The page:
Vaccinations in China



One of the most important concerns for every expat is ensuring his health will be taken care of in the country he has begun to call his own. This is especially true when he has just moved and still has to make adjustments.

Often, the stress of relocation can lead expats to become more vulnerable to illness, but if expats are aware of what precautionary measures to take, even these risks can prove to be insignificant.

Recommended vaccinations

No vaccinations are required before going to China but if an expat is from a country affected with Yellow fever, a vaccination certificate will be required to ensure that one is free from the said disease. Vaccines for typhoid, diphtheria, hepatitis A and B, tuberculosis and rabies are highly recommended. Other vaccines might include immunisation for Japanese B encephalitis and tick-borne encephalitis. Routine vaccinations such as measles/mumps/rubella (MMR), diphtheria/pertussis/tetanus (DPT), and poliovirus also need to be updated.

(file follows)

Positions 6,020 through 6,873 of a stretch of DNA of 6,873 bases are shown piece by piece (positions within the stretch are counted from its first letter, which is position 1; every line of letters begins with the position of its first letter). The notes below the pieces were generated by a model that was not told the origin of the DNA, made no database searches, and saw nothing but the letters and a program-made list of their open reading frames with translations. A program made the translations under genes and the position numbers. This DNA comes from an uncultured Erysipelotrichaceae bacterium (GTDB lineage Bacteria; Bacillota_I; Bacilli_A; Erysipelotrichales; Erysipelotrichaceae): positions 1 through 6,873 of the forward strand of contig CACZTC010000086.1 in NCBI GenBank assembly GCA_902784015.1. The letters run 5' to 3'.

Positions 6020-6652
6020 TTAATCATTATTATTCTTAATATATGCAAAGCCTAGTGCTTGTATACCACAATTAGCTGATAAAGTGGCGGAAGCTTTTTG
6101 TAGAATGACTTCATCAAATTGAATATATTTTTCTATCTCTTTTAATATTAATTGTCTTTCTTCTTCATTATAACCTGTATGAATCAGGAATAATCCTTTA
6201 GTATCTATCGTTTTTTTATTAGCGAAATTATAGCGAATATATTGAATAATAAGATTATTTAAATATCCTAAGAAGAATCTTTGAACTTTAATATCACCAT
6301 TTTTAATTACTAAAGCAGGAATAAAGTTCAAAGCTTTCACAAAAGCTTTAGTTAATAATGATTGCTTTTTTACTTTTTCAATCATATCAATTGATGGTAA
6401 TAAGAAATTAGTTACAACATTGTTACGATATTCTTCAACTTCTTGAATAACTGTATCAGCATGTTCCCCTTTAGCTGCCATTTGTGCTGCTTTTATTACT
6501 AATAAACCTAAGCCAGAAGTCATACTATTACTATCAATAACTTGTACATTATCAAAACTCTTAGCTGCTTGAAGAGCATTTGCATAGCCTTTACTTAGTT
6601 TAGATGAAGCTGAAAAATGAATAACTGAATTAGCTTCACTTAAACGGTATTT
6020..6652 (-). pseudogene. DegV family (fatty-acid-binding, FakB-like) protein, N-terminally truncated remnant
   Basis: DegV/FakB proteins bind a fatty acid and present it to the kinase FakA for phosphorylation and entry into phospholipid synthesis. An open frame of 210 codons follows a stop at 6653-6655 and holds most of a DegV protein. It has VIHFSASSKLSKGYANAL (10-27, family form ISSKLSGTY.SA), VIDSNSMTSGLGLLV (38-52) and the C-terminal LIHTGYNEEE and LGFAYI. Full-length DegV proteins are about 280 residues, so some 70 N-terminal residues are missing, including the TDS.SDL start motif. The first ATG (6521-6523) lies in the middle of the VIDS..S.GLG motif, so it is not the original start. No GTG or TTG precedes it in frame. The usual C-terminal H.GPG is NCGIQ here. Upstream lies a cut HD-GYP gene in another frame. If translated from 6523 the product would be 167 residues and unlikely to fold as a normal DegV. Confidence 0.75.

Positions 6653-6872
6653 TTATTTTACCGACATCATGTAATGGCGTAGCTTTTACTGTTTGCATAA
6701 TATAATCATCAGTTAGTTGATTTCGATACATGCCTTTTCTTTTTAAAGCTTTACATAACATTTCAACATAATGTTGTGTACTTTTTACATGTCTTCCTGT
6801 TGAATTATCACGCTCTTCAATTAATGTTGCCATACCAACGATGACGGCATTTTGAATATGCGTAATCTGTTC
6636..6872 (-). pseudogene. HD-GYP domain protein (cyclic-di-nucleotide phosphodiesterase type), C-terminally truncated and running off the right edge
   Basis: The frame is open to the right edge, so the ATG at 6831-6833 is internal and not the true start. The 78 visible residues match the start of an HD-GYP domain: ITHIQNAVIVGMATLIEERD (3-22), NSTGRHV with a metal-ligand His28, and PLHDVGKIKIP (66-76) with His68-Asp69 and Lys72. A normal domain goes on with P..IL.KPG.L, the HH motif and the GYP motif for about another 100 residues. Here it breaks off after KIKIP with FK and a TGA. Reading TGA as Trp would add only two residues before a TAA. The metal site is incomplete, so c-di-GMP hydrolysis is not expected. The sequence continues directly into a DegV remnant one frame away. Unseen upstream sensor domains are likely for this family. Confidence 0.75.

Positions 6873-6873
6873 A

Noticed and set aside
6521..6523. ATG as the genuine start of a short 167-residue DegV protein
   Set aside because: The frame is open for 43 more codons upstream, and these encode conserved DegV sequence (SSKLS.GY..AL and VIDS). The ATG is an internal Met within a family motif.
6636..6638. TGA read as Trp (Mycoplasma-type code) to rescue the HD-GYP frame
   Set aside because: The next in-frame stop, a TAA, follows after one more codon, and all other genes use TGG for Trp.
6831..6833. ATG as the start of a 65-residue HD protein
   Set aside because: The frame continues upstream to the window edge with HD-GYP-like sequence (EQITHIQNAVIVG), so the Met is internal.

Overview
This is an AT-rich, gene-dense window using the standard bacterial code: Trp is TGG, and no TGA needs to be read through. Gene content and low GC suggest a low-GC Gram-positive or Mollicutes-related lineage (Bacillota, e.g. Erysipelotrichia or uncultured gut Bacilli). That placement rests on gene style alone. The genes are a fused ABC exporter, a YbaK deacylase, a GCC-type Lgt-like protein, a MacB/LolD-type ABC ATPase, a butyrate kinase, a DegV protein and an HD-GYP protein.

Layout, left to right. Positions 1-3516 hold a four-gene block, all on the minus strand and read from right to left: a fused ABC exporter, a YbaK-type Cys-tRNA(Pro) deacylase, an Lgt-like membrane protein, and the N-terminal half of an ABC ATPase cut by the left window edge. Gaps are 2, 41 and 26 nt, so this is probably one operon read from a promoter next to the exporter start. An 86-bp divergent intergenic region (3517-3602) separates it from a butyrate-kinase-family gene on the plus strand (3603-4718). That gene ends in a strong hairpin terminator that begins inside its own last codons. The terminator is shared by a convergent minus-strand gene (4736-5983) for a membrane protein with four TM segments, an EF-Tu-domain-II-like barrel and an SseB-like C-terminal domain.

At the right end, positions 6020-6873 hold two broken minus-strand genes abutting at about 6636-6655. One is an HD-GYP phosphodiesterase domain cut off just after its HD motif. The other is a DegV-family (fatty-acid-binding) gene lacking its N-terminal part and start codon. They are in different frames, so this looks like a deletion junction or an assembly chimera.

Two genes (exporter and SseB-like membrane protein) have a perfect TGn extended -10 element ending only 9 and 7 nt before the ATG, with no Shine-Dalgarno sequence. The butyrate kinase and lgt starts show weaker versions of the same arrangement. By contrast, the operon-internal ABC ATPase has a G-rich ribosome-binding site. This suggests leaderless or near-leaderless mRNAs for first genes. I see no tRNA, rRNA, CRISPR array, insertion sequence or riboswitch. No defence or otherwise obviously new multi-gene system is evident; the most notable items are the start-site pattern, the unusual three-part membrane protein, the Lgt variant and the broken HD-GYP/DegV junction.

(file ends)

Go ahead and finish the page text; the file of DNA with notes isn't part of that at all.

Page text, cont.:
If an expat is headed for Anhui, Yunnan or Hainan provinces, where malaria cases are high, it is important to come with prescription anti-malarial drugs, insect repellents and protective clothing as well as bed nets if one is to sleep in an open air room.

To be sure about not missing anything, it is best to consult a travel doctor 4-6 weeks before flying to China so one can relocate fully prepared and safe.



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Vaccinations in Beijing